“The Numbers Don’t Lie”

Ripon Society hosts Pew Research for Discussion on American Electorate

WASHINGTON, DC – With the mid-term elections less than seven months away, The Ripon Society hosted a luncheon discussion yesterday afternoon to look at the American electorate and how political trends may impact the prospects of the Republican Party in November.

The discussion was entitled, “The Numbers Don’t Lie.” It featured a presentation by Dr. Michael Dimock, the Vice President of Research for the Pew Research Center, who, among other topics, discussed the GOP’s image among Americans, the issues in which Republicans are viewed favorably, and how young people view not only the party, but government. 

“The basic political landscape right now still has a bit of a Democratic tilt to it,” Dimock stated. “While the trend is toward independents, you’ve still got about an 8-point Democratic edge in party identification. I think some of this reflects the fact that the Republican Party’s brand in the public eye remains meager. There is less confidence in the party, and more negative perceptions of Republicans than Democrats.” 

Dimock noted that some of the deficit that the GOP faces in this regard is internal and comes from within the party itself. As an example, he pointed to a December poll which revealed that 42 percent of Republicans disapproved of the job their party’s leaders were doing in Congress. By contrast, 68 percent of Democrats approved of the job their leaders were doing. Similarly, 70 percent of Democratic-leaning independents had a favorable view of the Democratic Party, while barely half – 53 percent — of Republican-leaning independents had a favorable view of the GOP. 

“This deficit reflects a dynamic that has been going on since the second term of the Bush Presidency,” Dimock observed. “It involves what we refer to as ‘lapsed Republicans’ – people who got frustrated with the Republican Party during this time and feel that, in many ways, the party is not conservative enough. Although they still vote fairly reliably Republican, they now call themselves independents, and express a lot of criticism of Republican leaders.” 

Despite this deficit, Dimock stated that there were still several areas in which Republicans hold a clear advantage over the Democrats. For instance, more Americans (45-35 percent, to be exact) think the GOP does a better job of dealing with the federal budget deficit than Democrats do. Republicans also hold an advantage (42-38 percent) in dealing with the economy. Despite the fact that the party has spent so many years pushing to keep taxes low, the GOP is surprisingly tied with the Democrats (41-41 percent) on which party is better able to deal with the issue of taxation.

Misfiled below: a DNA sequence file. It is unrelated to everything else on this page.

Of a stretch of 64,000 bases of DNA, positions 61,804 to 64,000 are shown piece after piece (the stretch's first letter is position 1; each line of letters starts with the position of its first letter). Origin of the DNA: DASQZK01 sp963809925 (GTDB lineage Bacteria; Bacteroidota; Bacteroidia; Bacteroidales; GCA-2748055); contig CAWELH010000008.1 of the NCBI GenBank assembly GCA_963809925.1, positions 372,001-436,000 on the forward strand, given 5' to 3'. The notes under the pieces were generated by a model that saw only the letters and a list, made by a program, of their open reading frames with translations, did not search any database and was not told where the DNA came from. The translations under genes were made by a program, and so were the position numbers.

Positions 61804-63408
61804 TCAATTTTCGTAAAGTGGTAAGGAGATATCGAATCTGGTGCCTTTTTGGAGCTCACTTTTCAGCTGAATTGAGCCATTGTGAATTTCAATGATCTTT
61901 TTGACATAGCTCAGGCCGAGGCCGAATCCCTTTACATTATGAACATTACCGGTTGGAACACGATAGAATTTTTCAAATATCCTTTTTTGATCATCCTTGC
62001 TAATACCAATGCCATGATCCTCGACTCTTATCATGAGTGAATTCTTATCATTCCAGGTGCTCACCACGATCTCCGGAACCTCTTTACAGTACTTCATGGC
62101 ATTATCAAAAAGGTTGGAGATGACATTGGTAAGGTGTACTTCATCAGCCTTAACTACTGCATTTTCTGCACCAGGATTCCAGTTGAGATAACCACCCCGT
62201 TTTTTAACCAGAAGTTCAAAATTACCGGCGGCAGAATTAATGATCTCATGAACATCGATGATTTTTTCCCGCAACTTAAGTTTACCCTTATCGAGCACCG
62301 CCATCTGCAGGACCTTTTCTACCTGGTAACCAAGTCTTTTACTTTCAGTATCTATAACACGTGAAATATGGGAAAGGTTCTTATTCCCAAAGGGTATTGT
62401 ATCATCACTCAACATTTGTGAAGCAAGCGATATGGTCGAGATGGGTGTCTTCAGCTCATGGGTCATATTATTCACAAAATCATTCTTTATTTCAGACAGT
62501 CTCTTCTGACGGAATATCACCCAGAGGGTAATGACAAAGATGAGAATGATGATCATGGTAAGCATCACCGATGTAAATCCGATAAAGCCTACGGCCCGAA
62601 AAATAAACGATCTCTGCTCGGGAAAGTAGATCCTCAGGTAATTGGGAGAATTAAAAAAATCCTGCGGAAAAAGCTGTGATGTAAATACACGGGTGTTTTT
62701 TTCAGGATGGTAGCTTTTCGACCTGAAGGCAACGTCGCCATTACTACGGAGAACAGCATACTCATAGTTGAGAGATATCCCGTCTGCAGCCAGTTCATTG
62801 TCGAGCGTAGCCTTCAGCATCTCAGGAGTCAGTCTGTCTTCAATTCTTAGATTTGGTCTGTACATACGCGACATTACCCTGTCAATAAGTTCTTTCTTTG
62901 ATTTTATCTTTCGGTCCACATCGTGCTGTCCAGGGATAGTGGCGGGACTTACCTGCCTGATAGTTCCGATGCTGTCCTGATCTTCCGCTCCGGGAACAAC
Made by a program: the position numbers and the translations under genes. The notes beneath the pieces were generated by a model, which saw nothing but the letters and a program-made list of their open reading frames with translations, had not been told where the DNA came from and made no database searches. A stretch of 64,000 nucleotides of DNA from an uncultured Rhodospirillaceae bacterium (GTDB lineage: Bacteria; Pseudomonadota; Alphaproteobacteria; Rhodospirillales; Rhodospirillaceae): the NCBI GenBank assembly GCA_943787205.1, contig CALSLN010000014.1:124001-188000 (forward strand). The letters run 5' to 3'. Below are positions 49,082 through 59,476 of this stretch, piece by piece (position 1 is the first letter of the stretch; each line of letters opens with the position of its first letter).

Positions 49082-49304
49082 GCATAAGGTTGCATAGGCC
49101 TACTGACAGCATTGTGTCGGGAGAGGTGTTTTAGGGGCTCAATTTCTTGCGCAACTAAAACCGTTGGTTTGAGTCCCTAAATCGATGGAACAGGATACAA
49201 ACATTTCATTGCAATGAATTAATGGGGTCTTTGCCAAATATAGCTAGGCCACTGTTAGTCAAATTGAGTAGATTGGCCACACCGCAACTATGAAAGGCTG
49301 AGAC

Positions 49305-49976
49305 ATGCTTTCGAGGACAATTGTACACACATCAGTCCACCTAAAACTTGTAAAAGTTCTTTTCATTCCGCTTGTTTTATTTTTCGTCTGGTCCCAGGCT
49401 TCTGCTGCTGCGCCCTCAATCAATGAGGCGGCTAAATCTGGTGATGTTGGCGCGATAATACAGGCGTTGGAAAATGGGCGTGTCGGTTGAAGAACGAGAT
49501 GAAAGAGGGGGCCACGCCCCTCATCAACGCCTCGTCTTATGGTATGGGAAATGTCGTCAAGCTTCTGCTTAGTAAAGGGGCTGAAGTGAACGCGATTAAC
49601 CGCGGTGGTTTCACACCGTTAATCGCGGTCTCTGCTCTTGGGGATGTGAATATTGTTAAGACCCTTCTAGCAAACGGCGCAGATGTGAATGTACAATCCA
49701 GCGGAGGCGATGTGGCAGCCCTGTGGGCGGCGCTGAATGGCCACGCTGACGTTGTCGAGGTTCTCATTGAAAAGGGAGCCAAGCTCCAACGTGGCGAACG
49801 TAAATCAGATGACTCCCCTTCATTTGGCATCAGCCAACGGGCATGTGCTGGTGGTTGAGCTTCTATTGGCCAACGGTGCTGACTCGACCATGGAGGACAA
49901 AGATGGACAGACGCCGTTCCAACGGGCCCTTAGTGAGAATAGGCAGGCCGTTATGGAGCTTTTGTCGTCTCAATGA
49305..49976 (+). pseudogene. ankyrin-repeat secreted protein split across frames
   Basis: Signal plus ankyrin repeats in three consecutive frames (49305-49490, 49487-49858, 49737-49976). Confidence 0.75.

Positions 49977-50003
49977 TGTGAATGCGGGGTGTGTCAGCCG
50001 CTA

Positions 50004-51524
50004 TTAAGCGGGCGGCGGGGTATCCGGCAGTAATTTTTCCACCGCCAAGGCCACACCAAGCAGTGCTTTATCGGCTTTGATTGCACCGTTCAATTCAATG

On the issue of health care, Dimock noted that although public support of the Affordable Care Act is falling, Republicans continue to lag behind Democrats (37-45 percent) when it comes to which party is better able to deal with the issue. This is especially true among young Americans, whose increasing skepticism of Obamacare is matched by their skepticism of the Republican brand. 

“I don’t think it will surprise anyone to hear that the political leanings of the Millennial generation are very Democratic,” Dimock stated. “This is a generation that is very diverse – 41 percent are non-white. This is also a generation that is not as skeptical of government as other generations. In fact, when you talk about the generational divide in politics, we’re at an unusual moment where we have an older generation that has been consistently anti-government and a younger generation that is unusually pro-government.” 

To that end, Dimock pointed to a survey last fall that asked Americans whether they favored a bigger government that provided more services, or a smaller government that provided fewer services. Millennials were the only age group where a majority (55 percent) favored having a bigger government. That said, Dimock also pointed to another poll which revealed that Millennials, for all their pro-government leanings, also have an entrepreneurial spirit and appreciation of the private sector, with 76 percent agreeing that, “The strength of America is mostly based on the success of American business.” 

Dimock made his remarks before a crowd of over 150 Ripon Society members and Congressional Chiefs of Staff. He will make a similar presentation at The Ripon Society’s 4th Annual Legislative and Communications Directors Symposium on Leadership, which is scheduled to be held on March 7th at George Washington’s Mount Vernon.

The Ripon Society is a public policy organization that was founded in 1962 and takes its name from the town where the Republican Party was born in 1854 – Ripon, Wisconsin. One of the main goals of The Ripon Society is to promote the ideas and principles that have made America great and contributed to the GOP’s success. These ideas include keeping our nation secure, keeping taxes low and having a federal government that is smaller, smarter and more accountable to the people.